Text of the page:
The infamous ii V is everywhere in jazz chord progressions. In fact, the ii V defines a sense of tension and release that prevails throughout all western music…
An essential key to understanding how to give your lines a sense of harmonic motion, lies in knowing where to insert a ii V into a static progression.
Activating static measures in a blues using ii Vs
When most people go to blow over a blues, they improvise on changes that look something like the example below.
This is pretty basic and strictly playing these changes will limit your lines tremendously.
Most jazz charts notate a blues with some added chords that I’m sure you’re familiar with. The chords typically added to most blues charts give the progression much more forward motion. See how the inserted chords push harmonically forward, resolving to a target chord?
Yes, in most cases these changes are written in charts as I’m sure you’re aware of, however, understanding this concept is crucial to understanding how to insert ii Vs in specific places that are not written in charts, giving a sense of harmonic motion to rather stagnant progressions.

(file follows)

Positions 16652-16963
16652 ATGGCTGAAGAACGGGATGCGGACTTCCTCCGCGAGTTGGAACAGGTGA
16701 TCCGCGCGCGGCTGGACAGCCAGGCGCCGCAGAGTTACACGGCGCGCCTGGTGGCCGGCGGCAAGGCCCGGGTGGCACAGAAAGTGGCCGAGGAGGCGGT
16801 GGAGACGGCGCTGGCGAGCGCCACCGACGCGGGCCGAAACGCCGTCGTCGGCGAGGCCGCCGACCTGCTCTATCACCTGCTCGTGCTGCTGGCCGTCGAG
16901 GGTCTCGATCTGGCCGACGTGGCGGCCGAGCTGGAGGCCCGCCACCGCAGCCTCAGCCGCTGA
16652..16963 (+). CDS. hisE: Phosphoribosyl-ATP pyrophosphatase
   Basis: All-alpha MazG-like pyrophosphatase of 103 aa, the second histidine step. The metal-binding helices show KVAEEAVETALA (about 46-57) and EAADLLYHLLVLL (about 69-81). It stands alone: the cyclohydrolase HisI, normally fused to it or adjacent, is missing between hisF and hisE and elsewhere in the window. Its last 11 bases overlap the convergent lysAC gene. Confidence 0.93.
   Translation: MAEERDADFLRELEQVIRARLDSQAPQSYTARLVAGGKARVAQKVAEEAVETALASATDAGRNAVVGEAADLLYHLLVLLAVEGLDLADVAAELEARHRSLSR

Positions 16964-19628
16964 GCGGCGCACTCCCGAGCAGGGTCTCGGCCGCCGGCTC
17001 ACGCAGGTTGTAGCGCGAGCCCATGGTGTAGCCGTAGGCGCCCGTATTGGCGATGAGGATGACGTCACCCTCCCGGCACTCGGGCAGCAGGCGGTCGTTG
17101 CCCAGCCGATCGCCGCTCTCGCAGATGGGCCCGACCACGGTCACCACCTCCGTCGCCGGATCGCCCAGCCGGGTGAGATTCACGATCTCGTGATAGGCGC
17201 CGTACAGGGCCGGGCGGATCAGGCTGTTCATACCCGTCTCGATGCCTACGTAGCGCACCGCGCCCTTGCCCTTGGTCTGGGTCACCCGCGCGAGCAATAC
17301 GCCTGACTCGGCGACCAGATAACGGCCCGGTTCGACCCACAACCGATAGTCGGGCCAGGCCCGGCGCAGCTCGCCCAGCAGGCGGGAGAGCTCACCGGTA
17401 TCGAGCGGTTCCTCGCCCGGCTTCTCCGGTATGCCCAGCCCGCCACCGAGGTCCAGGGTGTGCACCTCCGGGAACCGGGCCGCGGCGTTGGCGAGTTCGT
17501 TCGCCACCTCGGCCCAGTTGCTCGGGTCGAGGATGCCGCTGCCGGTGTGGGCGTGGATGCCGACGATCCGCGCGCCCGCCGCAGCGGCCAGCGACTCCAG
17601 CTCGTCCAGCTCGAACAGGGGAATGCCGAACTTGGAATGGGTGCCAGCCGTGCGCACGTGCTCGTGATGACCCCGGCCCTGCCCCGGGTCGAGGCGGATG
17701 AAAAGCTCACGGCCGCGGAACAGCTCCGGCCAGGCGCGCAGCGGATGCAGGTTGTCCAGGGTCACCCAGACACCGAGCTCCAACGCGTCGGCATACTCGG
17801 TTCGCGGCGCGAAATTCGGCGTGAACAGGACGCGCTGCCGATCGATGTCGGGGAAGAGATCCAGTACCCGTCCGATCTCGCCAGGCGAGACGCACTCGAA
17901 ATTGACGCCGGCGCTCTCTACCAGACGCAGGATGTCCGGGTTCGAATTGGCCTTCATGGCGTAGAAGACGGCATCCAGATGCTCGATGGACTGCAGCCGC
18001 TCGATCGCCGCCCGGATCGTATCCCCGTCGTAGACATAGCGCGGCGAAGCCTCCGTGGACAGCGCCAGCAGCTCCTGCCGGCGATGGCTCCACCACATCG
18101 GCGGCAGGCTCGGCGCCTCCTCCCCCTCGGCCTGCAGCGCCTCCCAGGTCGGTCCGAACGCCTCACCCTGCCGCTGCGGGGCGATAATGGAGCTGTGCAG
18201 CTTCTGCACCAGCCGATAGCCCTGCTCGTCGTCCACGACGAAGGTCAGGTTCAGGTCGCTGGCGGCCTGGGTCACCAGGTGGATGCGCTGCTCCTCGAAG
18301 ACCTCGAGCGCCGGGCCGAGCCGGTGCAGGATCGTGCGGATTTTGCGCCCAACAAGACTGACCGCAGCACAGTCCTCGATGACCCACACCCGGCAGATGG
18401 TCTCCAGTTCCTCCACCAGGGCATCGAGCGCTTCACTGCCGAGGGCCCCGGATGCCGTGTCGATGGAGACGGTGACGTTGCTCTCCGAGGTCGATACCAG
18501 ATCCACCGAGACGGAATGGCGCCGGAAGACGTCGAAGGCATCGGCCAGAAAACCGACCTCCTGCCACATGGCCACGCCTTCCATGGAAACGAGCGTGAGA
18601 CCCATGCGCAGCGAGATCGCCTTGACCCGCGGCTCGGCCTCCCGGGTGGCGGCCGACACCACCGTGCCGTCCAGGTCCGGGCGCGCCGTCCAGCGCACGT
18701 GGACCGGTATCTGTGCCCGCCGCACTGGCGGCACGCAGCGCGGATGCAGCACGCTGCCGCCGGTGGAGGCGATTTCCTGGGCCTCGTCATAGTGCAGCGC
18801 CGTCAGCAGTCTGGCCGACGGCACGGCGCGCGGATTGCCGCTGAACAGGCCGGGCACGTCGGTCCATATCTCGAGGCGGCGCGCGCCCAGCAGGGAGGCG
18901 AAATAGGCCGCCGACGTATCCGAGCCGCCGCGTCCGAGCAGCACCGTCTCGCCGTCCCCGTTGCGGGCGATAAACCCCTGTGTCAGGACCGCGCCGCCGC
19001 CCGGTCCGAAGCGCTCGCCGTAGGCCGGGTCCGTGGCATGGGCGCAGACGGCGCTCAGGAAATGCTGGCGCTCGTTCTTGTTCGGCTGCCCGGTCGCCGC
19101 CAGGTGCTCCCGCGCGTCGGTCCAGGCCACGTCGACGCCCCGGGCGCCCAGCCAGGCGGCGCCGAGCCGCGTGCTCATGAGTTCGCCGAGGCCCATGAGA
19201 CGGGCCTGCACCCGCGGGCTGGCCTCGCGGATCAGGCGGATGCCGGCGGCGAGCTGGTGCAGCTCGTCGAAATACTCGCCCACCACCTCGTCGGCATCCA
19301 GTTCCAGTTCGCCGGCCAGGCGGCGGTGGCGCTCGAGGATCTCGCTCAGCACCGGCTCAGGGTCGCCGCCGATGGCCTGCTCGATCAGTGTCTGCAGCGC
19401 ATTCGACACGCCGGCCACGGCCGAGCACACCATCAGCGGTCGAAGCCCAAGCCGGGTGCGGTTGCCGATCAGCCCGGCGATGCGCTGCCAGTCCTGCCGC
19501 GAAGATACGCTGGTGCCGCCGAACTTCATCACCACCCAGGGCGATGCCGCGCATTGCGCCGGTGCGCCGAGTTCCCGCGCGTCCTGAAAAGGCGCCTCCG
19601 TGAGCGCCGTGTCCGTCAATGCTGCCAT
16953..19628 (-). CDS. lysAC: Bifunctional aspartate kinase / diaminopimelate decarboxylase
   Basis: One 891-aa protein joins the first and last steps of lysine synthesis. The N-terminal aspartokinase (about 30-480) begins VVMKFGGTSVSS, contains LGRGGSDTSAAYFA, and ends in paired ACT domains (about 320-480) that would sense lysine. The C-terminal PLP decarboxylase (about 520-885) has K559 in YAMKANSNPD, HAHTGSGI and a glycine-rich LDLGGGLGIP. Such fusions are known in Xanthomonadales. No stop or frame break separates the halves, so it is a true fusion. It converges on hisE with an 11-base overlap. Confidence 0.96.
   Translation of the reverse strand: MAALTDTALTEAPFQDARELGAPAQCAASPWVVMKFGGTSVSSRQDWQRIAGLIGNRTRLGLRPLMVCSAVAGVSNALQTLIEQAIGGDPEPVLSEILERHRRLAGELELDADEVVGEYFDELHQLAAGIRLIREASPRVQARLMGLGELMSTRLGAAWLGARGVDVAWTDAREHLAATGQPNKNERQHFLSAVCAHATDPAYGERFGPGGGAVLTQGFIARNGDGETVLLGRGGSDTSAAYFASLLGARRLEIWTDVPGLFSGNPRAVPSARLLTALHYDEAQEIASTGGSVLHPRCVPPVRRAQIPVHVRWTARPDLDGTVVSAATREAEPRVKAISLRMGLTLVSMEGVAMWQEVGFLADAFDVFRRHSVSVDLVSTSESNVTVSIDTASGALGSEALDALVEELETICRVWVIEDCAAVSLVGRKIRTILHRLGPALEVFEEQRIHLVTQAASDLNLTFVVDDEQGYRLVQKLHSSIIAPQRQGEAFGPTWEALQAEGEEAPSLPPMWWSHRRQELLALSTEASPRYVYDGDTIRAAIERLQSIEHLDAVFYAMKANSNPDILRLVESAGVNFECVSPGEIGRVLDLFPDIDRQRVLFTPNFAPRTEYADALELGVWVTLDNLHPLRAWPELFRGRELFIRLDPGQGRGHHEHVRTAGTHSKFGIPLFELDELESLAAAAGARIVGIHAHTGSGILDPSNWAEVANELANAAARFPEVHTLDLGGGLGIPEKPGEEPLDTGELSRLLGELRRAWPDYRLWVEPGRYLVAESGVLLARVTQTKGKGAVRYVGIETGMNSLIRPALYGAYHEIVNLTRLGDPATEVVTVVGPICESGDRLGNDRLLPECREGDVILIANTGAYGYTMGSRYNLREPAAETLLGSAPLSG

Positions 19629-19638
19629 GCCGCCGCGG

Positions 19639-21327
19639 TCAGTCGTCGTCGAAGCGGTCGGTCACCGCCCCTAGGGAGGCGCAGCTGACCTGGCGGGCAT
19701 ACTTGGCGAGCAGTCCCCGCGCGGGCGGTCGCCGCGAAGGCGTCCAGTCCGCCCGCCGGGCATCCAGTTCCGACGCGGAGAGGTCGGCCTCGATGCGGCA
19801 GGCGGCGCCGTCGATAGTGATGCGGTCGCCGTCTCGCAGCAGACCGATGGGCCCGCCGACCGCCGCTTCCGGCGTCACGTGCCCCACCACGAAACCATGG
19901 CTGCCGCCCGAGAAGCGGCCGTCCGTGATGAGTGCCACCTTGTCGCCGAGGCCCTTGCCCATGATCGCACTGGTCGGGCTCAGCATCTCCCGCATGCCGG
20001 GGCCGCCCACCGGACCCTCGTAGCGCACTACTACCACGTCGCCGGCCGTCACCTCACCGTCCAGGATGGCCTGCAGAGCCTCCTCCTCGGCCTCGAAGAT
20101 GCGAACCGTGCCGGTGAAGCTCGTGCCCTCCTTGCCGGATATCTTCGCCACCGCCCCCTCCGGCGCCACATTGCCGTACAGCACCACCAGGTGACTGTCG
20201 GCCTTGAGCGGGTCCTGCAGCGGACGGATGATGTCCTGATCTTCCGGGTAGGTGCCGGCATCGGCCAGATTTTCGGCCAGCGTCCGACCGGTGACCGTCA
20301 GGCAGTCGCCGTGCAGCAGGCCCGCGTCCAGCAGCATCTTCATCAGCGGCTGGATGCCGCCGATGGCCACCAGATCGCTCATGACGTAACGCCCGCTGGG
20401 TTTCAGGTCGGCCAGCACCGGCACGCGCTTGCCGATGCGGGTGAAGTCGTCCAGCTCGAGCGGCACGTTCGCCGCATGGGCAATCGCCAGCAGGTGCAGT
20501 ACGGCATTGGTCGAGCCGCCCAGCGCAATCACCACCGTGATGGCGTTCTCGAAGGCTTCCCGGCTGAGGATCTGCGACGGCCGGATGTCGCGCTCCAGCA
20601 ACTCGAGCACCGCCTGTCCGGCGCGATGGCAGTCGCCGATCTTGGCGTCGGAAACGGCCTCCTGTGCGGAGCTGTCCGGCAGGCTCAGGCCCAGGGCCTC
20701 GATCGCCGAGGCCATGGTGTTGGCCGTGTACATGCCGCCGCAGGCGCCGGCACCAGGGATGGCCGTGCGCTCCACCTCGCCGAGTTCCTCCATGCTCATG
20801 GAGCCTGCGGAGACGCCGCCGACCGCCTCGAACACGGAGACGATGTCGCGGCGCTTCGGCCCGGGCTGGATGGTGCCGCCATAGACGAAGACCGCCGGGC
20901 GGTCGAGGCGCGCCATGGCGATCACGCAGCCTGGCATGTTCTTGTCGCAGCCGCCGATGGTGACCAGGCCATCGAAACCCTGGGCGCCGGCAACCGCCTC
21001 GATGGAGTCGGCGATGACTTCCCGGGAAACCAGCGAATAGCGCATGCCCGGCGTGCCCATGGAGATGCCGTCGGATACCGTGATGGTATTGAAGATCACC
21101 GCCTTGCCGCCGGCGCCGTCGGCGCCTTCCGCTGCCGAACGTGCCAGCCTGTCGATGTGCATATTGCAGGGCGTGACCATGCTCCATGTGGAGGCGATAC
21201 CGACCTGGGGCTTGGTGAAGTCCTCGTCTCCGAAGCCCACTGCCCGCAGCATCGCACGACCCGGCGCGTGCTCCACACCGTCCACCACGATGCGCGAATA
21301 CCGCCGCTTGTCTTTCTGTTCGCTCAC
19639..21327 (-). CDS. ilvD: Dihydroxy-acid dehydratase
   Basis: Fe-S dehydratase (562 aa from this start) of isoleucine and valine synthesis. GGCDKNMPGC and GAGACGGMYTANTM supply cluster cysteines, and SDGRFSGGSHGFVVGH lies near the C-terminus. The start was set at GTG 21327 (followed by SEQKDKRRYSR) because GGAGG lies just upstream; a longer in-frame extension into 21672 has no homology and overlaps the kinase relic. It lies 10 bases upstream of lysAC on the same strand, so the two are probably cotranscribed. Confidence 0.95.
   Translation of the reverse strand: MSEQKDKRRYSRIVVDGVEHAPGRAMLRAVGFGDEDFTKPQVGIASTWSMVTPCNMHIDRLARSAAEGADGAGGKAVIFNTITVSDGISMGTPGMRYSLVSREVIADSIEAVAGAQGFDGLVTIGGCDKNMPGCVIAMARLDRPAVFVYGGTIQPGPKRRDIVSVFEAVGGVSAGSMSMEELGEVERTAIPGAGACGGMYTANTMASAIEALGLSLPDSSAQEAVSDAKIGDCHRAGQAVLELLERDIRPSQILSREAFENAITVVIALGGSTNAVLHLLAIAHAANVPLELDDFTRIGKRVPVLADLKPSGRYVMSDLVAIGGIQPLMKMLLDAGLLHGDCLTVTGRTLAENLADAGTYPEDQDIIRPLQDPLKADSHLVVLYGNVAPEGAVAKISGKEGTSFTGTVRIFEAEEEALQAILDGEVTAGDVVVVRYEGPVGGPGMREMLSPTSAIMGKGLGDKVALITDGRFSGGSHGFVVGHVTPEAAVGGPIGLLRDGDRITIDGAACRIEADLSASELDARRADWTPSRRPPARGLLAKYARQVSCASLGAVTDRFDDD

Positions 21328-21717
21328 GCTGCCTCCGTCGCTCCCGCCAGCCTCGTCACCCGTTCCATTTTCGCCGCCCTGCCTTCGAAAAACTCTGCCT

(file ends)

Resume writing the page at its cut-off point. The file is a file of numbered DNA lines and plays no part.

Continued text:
Before moving on, understand that:
- The added ii Vs aim for a target chord (E -7b5 A7 is headed for D- etc.)
- You can insert and play over these progressions regardless of whether the rhythm section plays these changes.
- You must play a line over these inserted changes that expresses their harmony. Keep it simple.
Ok, looking at the previous example of typical blues changes found in charts, there are still a couple inactive spots as shown below.
Finding these ...